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NCJRS Abstract

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NCJ Number: 211320 Find in a Library
Title: After Firing the Shots, What Happens?
Journal: FBI Law Enforcement Bulletin  Volume:74  Issue:9  Dated:September 2005  Pages:8-13
Author(s): Shannon Bohrer M.B.A
Date Published: September 2005
Page Count: 6
Document: HTML
Publisher: https://www.fbi.gov/ 
Type: Instructional Material
Format: Article
Language: English
Country: United States of America
Annotation: Although officers receive training in tactics and weapons intended to help them avoid injury or death in encounters with persons who resist being taken into custody, this article notes the absence of training in how officers should manage potentially adverse effects in the aftermath of the encounter.
Abstract: One effect of a violent encounter is an officer's writing of an incomplete report of the incident due to perceptual and memory distortion during the encounter. Officers should receive training in how to report critical incidents. They should be instructed to take sufficient time to gather their thoughts and have the benefit of legal counsel before submitting a report or participating in taped or recorded interviews. When the report is finally written, it should include only what the officer remembers and should not involve a reconstruction of events based on information from witnesses. Another subject for training pertains to the perspectives and responsibilities of law enforcement agencies and the media. Officers should be trained in what to expect from their agency and the media if they become involved in a use-of-force incident. Officers involved in a critical incident must be prepared for possible negative comments by the media and even their own agency. Officers should also be trained to recognize and even expect a range of mental and emotional reactions following the encounter, and strategies for managing these effects should be addressed. Training should deal with the long-term consequences of use-of-force incidents as well, such as recurring memories, drawn-out civil litigation, and extended counseling for stress management. Another issue that should be addressed in training involves the possible reactions of fellow officers, family members, friends, and neighbors and how an officer should respond to various reactions.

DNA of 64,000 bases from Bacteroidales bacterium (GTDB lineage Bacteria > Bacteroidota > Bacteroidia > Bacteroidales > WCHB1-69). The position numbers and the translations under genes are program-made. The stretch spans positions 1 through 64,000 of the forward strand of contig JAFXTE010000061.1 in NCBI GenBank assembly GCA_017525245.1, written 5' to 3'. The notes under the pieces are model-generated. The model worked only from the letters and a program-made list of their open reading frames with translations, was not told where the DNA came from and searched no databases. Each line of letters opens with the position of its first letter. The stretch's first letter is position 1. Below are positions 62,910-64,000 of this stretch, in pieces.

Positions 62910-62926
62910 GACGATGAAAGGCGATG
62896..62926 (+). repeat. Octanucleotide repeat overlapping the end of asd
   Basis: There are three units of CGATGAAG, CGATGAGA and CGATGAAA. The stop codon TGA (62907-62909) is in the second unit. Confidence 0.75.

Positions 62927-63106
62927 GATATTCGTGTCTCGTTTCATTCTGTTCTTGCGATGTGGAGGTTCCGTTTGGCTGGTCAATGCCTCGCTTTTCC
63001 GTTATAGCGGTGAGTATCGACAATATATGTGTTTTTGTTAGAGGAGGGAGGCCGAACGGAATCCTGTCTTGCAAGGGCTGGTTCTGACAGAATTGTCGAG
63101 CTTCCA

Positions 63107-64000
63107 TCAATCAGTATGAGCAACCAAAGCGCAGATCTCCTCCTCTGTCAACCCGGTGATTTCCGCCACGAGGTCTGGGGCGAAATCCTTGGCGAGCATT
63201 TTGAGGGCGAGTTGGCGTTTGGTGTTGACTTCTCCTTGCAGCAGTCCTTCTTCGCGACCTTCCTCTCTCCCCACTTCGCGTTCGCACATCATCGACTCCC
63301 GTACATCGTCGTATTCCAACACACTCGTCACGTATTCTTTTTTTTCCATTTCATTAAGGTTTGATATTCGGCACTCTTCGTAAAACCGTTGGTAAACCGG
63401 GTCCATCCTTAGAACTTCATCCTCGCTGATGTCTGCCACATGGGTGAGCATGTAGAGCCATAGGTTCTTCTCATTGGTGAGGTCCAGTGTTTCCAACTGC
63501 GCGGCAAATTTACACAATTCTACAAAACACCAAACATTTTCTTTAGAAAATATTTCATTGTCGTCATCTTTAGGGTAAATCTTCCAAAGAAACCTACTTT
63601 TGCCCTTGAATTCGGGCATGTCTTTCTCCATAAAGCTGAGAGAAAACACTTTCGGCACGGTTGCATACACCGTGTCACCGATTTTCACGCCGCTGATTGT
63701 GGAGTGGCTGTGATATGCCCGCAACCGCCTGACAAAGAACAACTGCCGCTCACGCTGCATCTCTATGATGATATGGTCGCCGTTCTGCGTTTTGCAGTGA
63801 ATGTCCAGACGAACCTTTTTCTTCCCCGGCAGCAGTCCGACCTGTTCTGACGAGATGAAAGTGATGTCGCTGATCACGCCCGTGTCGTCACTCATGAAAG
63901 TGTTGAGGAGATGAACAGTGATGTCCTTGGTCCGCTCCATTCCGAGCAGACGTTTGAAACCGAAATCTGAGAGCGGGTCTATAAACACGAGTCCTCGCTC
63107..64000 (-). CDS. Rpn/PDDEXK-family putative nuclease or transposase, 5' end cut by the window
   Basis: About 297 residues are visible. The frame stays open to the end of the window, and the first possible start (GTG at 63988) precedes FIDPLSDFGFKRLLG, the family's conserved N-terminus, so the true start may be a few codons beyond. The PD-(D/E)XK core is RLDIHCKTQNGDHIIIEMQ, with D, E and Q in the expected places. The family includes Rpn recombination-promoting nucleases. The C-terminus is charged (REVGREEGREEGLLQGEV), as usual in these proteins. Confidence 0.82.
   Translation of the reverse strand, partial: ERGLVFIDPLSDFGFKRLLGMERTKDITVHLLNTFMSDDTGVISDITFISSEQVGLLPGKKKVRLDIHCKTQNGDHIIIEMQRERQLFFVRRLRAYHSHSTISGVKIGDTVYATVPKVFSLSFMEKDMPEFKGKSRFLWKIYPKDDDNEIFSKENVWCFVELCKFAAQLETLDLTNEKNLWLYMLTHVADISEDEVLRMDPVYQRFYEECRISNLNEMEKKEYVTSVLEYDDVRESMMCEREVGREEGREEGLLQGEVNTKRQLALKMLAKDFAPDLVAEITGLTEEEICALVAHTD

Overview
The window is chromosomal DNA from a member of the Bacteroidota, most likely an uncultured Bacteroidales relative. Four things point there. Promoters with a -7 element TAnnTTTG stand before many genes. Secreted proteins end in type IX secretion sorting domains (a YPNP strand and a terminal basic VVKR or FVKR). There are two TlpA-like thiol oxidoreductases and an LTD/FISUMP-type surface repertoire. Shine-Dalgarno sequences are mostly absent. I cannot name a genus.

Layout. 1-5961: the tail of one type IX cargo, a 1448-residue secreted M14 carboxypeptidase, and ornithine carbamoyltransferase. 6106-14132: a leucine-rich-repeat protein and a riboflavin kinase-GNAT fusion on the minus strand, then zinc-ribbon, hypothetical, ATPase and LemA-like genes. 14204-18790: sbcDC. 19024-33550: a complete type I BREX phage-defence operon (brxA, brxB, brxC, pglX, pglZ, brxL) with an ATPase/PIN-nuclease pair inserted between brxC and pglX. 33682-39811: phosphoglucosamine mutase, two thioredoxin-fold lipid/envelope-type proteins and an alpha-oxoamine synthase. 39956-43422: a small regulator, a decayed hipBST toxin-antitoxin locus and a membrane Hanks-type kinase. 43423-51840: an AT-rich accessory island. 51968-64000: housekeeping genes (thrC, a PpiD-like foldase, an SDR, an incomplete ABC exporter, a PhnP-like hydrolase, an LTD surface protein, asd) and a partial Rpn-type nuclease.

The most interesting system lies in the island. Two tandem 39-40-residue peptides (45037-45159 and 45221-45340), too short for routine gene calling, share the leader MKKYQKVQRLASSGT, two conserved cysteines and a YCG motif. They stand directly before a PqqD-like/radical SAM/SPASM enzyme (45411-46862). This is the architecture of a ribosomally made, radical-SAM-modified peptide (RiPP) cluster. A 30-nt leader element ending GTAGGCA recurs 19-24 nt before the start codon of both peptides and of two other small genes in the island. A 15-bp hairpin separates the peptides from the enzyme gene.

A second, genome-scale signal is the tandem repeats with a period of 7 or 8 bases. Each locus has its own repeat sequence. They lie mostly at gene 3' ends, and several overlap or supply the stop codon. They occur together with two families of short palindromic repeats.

Main Term(s): Police stress training
Index Term(s): Behavior under stress; Critical incident stress; Police occupational stress; Police use of deadly force
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http://www.ncjrs.gov/App/publications/abstract.aspx?ID=232586

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